• Featuring employees and other staff

Hashtags, hashtags, hashtags

What are hashtags, exactly? This is a question many of my clients have asked me before. For practical purposes, I’ll go over a quick list of what I consider hashtags to be in the Online Marketing Sphere:

They are..

– Searchable keywords
– Trend representations
– Mood manifestations
– Current events and news updates.

They can be used on basically all social networks with the following format: keyword +hashtag. You want your keyword to represent the subject you’re talking about.

While many make valuable connections by using 10+ hashtags, I highly recommend using only
3-5 max. Why? I think it feels a little spammy otherwise.

Tune into Live Events

This goes hand-in-hand with using hashtags.

Twitter and Facebook are great platforms to use when commenting on live or current events. Are you attending an industry conference? Why not research the event page for a hashtag of think of a relevant one like #DenverPharmaConf2015  or #AustingComicCon2015 (capitalizing isn’t necessary, but I always recommend it).

Most sponsors or event organizations will include a hashtag on their promotional materials.

Want to take it one step forward? Take photos of the conference along with a little opinion or blurb about key points or favorite subjects along with the hashtag.

Leveraging the Power of Relevant Networks

Many businesses are quick to adopt the Social Media basics. Not knowing much about them, their real purpose and whether or not they’re relevant to their industry.

While most eCommerce businesses can greatly benefit from Facebook, Instagram and YouTube, they might not necessarily find it profitable to invest much time and energy on LinkedIn. Same goes with a law firm, that might actually greatly engage on platforms like LinkedIn provide valuable content updates about the latest employee insurance changes.

Consulting with a Online Marketing expert might help making this decision easier as well as helping small business owners create a laser-focused content strategy incorporating the most essential and profitable networks.

It’s important for your business to have a personality ‘behind curtains’ in order to relate to potential clients or customers. By using the most relevant and up-to date tools  as well as creating engaging and targeted content, you can reach many more potential leads and continue building your online engagement.




Authored by Ana Rodriguez – Founder of

Enterprise Search

Enterprisesearch Search is the technology through which information and/or data is retrieved with an organization generally through an intranet platform. The information can be presented in any form or format – such as links, documents, emails or simple data. Enterprise search is a boon to the modern corporate environment as it gives easy access to information, increases business performance and contributes towards optimizing the workplace. The quality of enterprise search results is dependent upon the description of the data by the metadata. The fundamental concept of an enterprise search is very much like that of a web search engine i.e. it indexes data and documents from a variety of sources such as: file systems, intranets, document management systems, e-mail, and databases.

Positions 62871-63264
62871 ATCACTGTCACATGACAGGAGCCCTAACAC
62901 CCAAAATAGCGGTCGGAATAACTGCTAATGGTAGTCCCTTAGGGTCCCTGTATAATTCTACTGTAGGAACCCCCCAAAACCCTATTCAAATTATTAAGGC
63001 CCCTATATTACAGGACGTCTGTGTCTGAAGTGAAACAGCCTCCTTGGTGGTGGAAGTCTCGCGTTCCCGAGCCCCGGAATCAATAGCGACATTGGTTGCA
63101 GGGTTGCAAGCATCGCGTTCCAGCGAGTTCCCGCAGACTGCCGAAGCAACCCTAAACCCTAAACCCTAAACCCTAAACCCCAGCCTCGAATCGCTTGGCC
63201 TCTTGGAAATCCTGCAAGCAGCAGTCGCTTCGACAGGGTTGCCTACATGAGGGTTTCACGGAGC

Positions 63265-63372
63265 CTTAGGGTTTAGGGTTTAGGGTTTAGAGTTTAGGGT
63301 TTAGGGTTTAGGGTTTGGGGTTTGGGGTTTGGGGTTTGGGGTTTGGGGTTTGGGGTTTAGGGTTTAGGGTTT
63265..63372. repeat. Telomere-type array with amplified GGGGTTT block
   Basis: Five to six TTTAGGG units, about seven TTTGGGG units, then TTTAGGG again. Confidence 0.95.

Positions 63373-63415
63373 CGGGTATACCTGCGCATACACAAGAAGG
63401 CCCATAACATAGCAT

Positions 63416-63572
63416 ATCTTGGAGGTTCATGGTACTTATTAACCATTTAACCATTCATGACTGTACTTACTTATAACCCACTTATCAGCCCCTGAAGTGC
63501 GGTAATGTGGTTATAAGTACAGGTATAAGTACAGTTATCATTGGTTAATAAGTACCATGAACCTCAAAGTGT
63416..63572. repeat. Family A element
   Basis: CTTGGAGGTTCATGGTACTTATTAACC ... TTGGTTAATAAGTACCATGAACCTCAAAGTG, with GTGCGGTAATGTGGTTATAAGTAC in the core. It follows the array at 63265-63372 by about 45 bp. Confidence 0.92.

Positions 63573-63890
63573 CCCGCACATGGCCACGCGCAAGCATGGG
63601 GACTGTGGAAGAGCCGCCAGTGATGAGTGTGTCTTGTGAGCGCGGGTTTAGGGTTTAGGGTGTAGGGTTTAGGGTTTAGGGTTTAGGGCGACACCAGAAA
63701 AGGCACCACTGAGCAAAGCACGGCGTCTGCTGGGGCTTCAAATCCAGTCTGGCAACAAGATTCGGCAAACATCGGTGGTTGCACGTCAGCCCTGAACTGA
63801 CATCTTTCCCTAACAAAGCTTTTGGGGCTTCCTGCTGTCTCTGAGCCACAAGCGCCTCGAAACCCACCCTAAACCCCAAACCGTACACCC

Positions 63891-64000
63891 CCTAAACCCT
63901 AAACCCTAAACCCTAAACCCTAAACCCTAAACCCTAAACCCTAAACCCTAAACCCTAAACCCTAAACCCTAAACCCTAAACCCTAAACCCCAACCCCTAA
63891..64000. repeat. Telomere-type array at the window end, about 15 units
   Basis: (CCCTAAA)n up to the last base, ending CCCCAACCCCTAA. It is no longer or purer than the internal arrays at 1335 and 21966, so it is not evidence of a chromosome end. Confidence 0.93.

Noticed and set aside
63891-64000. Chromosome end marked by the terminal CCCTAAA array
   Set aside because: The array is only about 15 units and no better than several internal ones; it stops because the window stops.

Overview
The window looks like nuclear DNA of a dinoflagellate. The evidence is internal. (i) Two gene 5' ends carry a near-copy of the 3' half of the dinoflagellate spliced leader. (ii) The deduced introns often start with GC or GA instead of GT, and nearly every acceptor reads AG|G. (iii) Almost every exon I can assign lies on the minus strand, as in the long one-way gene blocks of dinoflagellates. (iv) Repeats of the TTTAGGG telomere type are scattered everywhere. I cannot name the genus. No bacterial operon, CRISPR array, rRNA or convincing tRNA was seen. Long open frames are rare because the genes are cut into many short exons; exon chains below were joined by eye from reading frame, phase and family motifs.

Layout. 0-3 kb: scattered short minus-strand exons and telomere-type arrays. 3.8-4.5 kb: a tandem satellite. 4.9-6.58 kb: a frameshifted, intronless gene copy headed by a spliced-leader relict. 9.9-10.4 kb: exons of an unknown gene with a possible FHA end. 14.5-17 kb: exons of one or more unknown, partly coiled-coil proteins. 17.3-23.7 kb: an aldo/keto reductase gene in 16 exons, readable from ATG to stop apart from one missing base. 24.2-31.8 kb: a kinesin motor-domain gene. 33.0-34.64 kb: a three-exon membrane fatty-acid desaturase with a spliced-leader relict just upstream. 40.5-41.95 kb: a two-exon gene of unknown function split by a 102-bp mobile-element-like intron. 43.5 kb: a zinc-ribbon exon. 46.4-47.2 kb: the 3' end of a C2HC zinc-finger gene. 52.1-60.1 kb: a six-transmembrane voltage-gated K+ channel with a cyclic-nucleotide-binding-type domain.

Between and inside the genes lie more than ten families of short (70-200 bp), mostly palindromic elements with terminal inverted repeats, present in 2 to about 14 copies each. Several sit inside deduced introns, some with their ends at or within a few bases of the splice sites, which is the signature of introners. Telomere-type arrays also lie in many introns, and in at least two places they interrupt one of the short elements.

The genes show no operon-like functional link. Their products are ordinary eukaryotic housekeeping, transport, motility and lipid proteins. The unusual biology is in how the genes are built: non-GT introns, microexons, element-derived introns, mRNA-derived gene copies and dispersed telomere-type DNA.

Content Awareness – Push and Pull model

The core functionality of enterprise search depends on content awareness or “content collection”, that uses a push or pull mechanism. In the push model, a source system, more like a master repository of information, is integrated with the search engine in such a way that it connects to it and pushes new information and/or content directly to its APIs. This method is used in the case where real-time indexing is important. In the pull method, the enterprise software gathers or collates content from varied sources using a connector such as a web crawler or a database connector. This connector typically pulls the source with certain intervals to look for new, updated or deleted content, and presents data to the user.

The 3 key benefits of enterprise search:

1. Business Intelligence: Enterprise search is now acting as the bases of business intelligence i.e. data and information is becoming easily accessible and available for better business decisions.
2. Social: With the advent of enterprise search capabilities, social features are also getting more and more important. Enterprise search capabilities are now also providing features for collaboration and knowledge sharing.
3. Big Data: Volume and Variety of the data we have to process also needs a new approach. Enterprise search is contributing towards Big Data tools and constantly feeding information into a larger pool/database. Modern organizations are also tracking data and information related to employee behavior and preferences, with the help of search keywords and criteria.

The Future: